Stories throughout the Bible force us to ask, “Who deserves God’s compassion?” Consider Jonah, the wayward prophet, who only liked mercy applied to himself, and the older brother of the prodigal son hated seeing the total restoration of his once-foolish baby brother. Think of the workers in Matthew 20 who wanted a fair wage but grew furious at the owner’s generosity to those who only worked a short while. Observing all these characters, we do right to ask ourselves, “Am I like them? Do I only like God’s generosity, mercy, and grace when it comes to me, or do delight in seeing the character of God on display for everyone?” Our passage today stretches our understanding of how and to whom God extends his compassionate love.
Who Deserves Grace?
And when he rose from prayer, he came to the disciples and found them sleeping for sorrow.
Luke painted a bleak picture during this episode of Jesus’s life. With the physical darkness surrounding Jesus and his disciples, the emotional exhaustion that had come over Jesus’s crew, the absurd size of the crowd coming to arrest Jesus, and the sting of betrayal that one of the Twelve would use a kiss to turn on his friend and teacher, we can almost hear ominous music as we read these verses out loud. As the fear mounted for Jesus’s disciples, they asked the honest question if they should strike these men who meant harm for their beloved leader. Before Jesus could answer, one of the disciples struck the ear of the high priest’s slave. Rather than allowing fighting to ensue, Jesus—very much sovereign and in control of this moment—commanded that everyone stop. He knew his time to die was approaching in that evil hour, and he knew he would willingly go as a sheep to be slaughtered, not as a failed insurrectionist.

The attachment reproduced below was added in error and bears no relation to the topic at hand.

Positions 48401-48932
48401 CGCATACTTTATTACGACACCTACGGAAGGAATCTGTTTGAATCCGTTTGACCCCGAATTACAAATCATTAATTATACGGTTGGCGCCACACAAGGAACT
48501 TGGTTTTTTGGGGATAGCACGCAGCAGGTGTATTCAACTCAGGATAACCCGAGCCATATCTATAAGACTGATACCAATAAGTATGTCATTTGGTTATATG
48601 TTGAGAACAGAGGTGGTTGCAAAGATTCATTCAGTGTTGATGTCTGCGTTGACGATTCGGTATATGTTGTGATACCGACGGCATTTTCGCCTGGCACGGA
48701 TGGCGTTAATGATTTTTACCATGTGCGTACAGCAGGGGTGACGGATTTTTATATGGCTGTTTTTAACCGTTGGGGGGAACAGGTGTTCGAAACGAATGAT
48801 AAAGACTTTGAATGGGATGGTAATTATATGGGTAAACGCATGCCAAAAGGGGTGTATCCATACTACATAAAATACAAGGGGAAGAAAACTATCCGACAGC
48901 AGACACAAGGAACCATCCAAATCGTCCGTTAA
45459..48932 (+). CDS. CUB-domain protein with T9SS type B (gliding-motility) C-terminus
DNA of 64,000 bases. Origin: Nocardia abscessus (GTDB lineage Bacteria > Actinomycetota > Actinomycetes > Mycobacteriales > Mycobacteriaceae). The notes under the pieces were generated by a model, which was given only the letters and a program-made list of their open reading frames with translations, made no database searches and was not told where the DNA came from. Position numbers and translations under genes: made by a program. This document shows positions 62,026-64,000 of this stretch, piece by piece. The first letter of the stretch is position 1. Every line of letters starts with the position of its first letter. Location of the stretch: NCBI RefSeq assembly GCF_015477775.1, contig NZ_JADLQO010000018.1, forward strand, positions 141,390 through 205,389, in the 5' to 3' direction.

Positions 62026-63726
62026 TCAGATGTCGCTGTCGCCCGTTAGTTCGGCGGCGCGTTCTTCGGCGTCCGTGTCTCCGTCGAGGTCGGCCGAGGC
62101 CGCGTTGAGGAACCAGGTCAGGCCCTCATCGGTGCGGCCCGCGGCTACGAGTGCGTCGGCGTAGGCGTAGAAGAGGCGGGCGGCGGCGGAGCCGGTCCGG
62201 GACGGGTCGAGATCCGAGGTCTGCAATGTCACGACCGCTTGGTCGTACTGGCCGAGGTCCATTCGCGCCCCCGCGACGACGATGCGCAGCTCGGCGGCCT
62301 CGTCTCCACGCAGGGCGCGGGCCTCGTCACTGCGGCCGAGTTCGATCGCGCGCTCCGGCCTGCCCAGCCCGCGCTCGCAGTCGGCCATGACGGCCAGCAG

to heal or not to heal
At this point, Jesus had to decide whether to heal the man who lost his ear. Obviously, Jesus could heal. And his disciples, including Judas, knew well of his powers. The question might have crossed their minds though: should he heal? The stricken man came with the crowd bent on Jesus’s destruction. He would literally lead Jesus to his trial and death. Should Jesus show this man compassion? Or, should he allow him to suffer the consequences of following the wrong crowd? Jesus remained true to his character and teaching found earlier (Luke 6:27–28), and healed his enemy.
compassion for all
Skim the pages of Scripture, and you will find example after example of God showing compassion to those who least deserve it. He gave the Ninevites second chances, he allowed foreign leaders to repent, he let the Twelve remain with him through blunders, and he lets us receive new mercies every single day. Jesus shows us in the story of this miracle that provision from God comes especially to believers, but not exclusively. He loves His friends and His enemies. Do we?
Watch Session Two
Jesus Calms Our Storms
When is it hardest for you to show compassion? How does Jesus's example encourage or instruct you?
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